Education and Resources
Fresh Fruit and Vegetable Nutrition Curriculum
Each grade level (K-5) of the University of Rhode Island SNAP-Ed Fresh Fruit and Vegetable Program (FFVP) Nutrition Curriculum consists of 8 brief, flexible interdisciplinary and developmentally appropriate nutrition lessons (see lesson highlights). This curriculum can be taught by health teachers, classroom teachers or school nurses. “Fun Facts” and “The Color Chart” messages (in curriculum) can be read to students when they receive their fruits and vegetables to make it a learning opportunity. To encourage students to try more fruits and vegetables provided by the FFVP, organize a classroom competition in your school by participating in the Rainbow Challenge. Refer to the Rainbow Challenge directions and poster tabs for more information.
How To Use This Curriculum
The nutrition lessons take 10-15 minutes for grades K-2 and approximately 20-30 minutes for grades 3-5. Materials are flexible so teachers can combine lessons or save parts of lessons for later. Most lessons contain activities and worksheets that students can complete individually, with a partner, or in a group. Curriculum connections to language arts, math, science and social studies are included. Bilingual parent letters in English and Spanish are also included for each grade. In grades K-4, the curriculum includes one lesson pertaining to a nutrition themed children’s book.
In addition, students in all grades learn about food groups through USDA MyPlate, a guide for healthy eating. Free MyPlate posters can be obtained at www.fns.usda.gov/tn/myplate-posters.
Lesson Highlights By Grade
- Kindergarten – The lessons teach children the importance of eating different color fruits and vegetables every day and how the colors help their bodies. Young children are given an incentive to try new fruits and vegetables and to monitor their own progress on the “Fruit and Veggie Taster’s Club” poster.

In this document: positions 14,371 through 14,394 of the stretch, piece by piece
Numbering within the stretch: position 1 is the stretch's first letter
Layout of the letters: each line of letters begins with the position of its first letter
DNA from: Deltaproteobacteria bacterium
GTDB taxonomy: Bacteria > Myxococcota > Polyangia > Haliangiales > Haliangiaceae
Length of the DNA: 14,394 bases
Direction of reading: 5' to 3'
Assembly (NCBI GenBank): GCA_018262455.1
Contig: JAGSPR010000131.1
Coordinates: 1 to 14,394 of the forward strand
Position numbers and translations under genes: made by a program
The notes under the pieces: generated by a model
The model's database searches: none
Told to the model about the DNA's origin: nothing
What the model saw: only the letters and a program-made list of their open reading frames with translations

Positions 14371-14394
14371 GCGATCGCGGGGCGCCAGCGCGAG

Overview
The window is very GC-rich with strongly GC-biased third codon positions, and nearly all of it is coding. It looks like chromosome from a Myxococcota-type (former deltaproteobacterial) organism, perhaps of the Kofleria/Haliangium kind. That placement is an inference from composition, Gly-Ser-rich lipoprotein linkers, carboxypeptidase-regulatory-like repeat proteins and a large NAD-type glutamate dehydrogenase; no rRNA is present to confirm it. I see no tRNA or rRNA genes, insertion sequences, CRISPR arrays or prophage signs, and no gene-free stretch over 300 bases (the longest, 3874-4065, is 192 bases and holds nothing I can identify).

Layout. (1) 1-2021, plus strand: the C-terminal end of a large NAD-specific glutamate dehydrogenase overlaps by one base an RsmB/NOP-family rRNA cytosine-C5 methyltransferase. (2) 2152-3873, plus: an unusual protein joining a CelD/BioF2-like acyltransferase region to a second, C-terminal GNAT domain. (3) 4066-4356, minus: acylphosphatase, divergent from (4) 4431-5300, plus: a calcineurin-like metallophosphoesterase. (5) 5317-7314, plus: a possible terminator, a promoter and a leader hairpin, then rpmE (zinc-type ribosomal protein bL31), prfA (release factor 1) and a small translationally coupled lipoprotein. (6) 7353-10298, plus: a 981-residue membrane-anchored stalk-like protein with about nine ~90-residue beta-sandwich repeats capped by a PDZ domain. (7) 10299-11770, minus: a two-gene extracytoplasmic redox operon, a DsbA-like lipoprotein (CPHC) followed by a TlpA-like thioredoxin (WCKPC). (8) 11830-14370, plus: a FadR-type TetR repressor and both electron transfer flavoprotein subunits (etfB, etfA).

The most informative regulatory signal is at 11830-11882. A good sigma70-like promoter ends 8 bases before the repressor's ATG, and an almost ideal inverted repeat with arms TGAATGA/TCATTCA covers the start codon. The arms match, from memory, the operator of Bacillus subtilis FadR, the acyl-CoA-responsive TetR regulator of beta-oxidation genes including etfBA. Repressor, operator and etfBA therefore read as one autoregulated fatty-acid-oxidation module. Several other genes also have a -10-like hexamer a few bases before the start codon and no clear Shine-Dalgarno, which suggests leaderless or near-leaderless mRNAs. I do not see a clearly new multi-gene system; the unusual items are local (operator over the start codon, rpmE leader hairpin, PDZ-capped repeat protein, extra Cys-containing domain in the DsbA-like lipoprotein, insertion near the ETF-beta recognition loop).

- First Grade – Grade 1 includes an interactive “Eat Colors Be Healthy” poster to teach students how different color fruits and vegetables help their bodies. A lesson and picture cards help teach the children where fruits and vegetables grow.
- Second Grade – Second graders guess each other’s favorite fruits and vegetables by using sensory adjectives to describe them. Students connect math and nutrition as they create a class pictograph of the fruits and vegetables they like the most.
- Third Grade – In a lesson entitled “From Farm to Fork,” third graders learn about the sequence of activities necessary to make plant-based foods available to eat. Students read a letter from a farmer who uses technology to grow fruits and vegetables. “Fruit Fractions” reinforces the concept of fractional parts using pictures of fruit.
- Fourth Grade – Fourth graders learn how to make healthy food choices in a “go, slow, whoa” lesson. The “Market Math” worksheet deals with the concepts of decimals and money. Students will enjoy solving Vegetable Riddles and Trivia Challenge worksheets.
- Fifth Grade – Grade 5 students become aware of how the media affects the foods they choose through a lesson about processed foods. Fifth graders are asked to write a persuasive letter home to their families encouraging them to eat more fruits and vegetables. The “Kitchen Calculations” worksheet deals with the concepts of measurement and conversions.
The Fruit and Vegetable Jeopardy Games can be used for an assessment after all the lessons have been taught. Teachers can access the games for Grades K-2 and Grades 3-5 by using the tabs above.
If you have any questions about the Fresh Fruit and Vegetable Nutrition Curriculum, contact Joanna Raymond, MS, RDN, LDN @ 401-277-5391 or email@example.com
Team Up for Change
The Team Up for Change curriculum is intended for 3-5th grade students. The curriculum consists of 5 lessons incorporating URI SNAP-Ed youth nutrition education videos, teacher/facilitator review sheets, student worksheets, and parent newsletters. Each lesson is approximately 30-45 minutes long, but can be broken up into shorter segments. This curriculum is meant to be taught by classroom or PE/Health teachers with technical assistance provided by URI SNAP-Ed educators. After viewing the preview, please contact us if you would like to receive the full curriculum. In addition, the “Team Up Factile Game” can be used to supplement this curriculum.